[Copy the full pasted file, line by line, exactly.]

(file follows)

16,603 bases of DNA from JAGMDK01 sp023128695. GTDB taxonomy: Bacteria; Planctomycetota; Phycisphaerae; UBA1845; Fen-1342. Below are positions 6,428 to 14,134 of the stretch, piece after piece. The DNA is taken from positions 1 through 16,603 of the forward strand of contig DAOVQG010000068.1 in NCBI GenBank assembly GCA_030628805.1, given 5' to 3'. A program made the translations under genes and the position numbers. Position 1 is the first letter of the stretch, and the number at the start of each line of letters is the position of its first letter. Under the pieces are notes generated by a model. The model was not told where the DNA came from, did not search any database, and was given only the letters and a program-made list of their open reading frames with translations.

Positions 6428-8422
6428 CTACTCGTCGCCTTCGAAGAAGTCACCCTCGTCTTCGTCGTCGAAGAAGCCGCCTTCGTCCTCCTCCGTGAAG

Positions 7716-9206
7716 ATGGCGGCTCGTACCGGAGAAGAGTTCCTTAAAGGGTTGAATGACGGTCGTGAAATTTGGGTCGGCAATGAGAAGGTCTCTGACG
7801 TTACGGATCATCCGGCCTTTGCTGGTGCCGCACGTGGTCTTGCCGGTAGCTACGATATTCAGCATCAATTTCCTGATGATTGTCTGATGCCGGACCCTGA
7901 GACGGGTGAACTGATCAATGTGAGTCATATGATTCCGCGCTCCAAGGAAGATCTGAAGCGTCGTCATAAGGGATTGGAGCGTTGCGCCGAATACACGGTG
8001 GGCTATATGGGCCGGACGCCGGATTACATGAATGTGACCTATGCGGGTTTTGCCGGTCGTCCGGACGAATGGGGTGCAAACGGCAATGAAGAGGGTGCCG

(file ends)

16,603 bases of DNA from JAGMDK01 sp023128695. GTDB taxonomy: Bacteria; Planctomycetota; Phycisphaerae; UBA1845; Fen-1342. Below are positions 6,428 to 14,134 of the stretch, piece after piece. The DNA is taken from positions 1 through 16,603 of the forward strand of contig DAOVQG010000068.1 in NCBI GenBank assembly GCA_030628805.1, given 5' to 3'. A program made the translations under genes and the position numbers. Position 1 is the first letter of the stretch, and the number at the start of each line of letters is the position of its first letter. Under the pieces are notes generated by a model. The model was not told where the DNA came from, did not search any database, and was given only the letters and a program-made list of their open reading frames with translations.

Positions 6428-8422
6428 CTACTCGTCGCCTTCGAAGAAGTCACCCTCGTCTTCGTCGTCGAAGAAGCCGCCTTCGTCCTCCTCCGTGAAG

Positions 7716-9206
7716 ATGGCGGCTCGTACCGGAGAAGAGTTCCTTAAAGGGTTGAATGACGGTCGTGAAATTTGGGTCGGCAATGAGAAGGTCTCTGACG
7801 TTACGGATCATCCGGCCTTTGCTGGTGCCGCACGTGGTCTTGCCGGTAGCTACGATATTCAGCATCAATTTCCTGATGATTGTCTGATGCCGGACCCTGA
7901 GACGGGTGAACTGATCAATGTGAGTCATATGATTCCGCGCTCCAAGGAAGATCTGAAGCGTCGTCATAAGGGATTGGAGCGTTGCGCCGAATACACGGTG
8001 GGCTATATGGGCCGGACGCCGGATTACATGAATGTGACCTATGCGGGTTTTGCCGGTCGTCCGGACGAATGGGGTGCAAACGGCAATGAAGAGGGTGCCG